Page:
There’s the photo of the stitched-up Gerry Cheevers mask Trotz gifted him when they left Nashville, with the grease-pencil note about how Korn turned “scars into stars.” There’s the picture of Sabres goaltenders Hasek and Steve Shields smiling next to Korn, short enough that he stood between them on a ladder, and the replica shot with Pekka Rinne and Carter Hutton, two Predators reared from relative obscurity.

There are, in the most impressive wing of the house, the three wooden lockers, shipped to Florida last January, each crammed with tokens from his three NHL stops, such as jerseys, mugs, pucks, passes, glasses, bobbleheads and, hung inside the relatively empty Washington stall, red gloves from the 2015 Winter Classic.

“It’s not that far along yet,” Korn said.

The latest addition arrived sometime last season, when Korn first started setting up the museum. It’s found across the living room, another photo on another overflowing shelf, this one signed by Capitals goaltenders Braden Holtby and Justin Peters.

“Here’s to a start of a lot of great things!” Holtby wrote, before he tied the franchise record for single-season wins and shutouts, led the postseason in goals against average and save percentage, and finished fourth by a sliver in Vezina trophy voting.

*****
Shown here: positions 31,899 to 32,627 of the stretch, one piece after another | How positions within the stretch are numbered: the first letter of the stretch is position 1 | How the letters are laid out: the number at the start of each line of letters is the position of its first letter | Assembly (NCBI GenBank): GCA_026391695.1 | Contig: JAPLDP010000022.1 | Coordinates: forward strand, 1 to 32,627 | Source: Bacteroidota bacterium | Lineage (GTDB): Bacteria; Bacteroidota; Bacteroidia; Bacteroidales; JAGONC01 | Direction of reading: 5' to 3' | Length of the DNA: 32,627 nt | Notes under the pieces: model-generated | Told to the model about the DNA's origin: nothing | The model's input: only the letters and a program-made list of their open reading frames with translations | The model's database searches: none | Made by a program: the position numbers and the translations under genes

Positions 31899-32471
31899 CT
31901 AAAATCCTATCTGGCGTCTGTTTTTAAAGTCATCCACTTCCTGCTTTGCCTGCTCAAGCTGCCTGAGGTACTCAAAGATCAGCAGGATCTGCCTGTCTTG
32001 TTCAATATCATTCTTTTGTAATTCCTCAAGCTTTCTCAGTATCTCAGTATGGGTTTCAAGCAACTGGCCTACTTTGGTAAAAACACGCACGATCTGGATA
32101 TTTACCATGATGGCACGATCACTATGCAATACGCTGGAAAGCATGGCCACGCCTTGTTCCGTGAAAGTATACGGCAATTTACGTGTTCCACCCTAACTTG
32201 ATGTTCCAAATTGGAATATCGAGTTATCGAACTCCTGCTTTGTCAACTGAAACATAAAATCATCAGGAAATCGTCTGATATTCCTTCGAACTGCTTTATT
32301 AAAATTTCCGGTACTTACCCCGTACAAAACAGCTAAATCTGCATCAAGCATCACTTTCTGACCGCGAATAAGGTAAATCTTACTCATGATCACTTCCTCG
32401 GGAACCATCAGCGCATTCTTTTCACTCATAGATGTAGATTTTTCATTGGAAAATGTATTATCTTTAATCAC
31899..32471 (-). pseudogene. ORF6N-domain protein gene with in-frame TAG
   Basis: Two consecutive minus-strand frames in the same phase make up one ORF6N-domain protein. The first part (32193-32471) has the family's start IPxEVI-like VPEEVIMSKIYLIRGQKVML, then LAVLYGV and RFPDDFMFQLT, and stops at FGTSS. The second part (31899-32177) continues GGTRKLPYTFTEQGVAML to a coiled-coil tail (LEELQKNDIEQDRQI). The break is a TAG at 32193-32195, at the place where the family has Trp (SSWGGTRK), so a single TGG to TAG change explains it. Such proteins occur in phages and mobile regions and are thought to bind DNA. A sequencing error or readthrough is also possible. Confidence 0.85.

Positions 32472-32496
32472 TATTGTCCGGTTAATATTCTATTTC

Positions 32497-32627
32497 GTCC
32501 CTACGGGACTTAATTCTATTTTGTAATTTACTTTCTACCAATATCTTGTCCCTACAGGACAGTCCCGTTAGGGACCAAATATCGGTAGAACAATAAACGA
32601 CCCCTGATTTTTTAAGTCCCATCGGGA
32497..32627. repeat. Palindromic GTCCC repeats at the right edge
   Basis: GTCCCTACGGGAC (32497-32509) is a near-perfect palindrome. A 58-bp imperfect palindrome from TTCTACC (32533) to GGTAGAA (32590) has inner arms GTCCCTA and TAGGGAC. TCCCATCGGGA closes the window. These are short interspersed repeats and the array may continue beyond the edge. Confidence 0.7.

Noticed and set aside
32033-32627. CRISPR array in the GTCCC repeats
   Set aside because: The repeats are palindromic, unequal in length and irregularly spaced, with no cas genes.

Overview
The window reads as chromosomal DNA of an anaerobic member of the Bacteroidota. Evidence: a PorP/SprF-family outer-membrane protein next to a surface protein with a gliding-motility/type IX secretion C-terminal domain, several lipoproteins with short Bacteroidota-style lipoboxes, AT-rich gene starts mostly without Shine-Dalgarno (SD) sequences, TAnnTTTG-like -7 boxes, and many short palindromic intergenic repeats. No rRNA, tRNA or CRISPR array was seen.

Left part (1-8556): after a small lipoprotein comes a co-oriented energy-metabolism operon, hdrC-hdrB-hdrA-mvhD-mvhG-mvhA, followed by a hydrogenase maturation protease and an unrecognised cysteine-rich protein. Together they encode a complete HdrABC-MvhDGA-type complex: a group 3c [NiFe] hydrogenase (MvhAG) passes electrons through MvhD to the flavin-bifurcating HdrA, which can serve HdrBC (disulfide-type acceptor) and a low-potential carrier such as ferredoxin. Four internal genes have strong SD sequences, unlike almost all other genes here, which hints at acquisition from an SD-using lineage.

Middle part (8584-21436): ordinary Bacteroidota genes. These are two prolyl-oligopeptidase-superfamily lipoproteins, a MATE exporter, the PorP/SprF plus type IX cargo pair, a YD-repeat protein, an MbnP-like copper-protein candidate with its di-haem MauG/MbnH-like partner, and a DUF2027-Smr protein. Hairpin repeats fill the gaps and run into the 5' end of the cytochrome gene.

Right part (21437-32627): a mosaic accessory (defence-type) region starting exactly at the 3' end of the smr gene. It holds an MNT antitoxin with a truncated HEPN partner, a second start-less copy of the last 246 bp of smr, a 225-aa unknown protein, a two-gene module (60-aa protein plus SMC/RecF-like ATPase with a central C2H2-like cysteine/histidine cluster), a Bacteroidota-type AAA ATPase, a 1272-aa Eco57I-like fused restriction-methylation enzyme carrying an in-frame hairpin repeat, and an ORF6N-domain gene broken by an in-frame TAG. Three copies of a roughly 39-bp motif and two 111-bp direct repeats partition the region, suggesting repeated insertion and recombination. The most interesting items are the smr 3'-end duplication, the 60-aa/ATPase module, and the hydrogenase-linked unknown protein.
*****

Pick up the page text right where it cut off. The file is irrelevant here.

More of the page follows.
Korn always loved snapping pictures, even when colleagues grumbled over another camera whipped out at another team function. But what if his memory worsened with age like his father, the man they called “Pop Korn”? All the frames and scrapbooks and 8-by-10 binders, still unpacked somewhere in storage, would help him remember a career that Trotz declared, without question, belonged in the Hockey Hall of Fame.

Besides, only in death should any memorabilia leave the museum and, true to form, Korn already planned for that too. According to his will, his only daughter, Ashley, gets first dibs on whatever she wants. The remaining items fall under the supervision of Nick Petraglia, an assistant coach at Miami whom Korn named the executor of the estate. At Korn’s wish, Petraglia will gather Korn’s closest friends at the house. Then, in the spirit of their fantasy hockey league named in Korn’s honor, they will select an order and start to draft.

“This is really my entire life,” Korn said. “My whole story is here.”

He unplugged the jukebox and switched off the lights. He slung his red Capitals jacket over his shoulder and stepped into the garage.

“A good chunk of it, anyway.”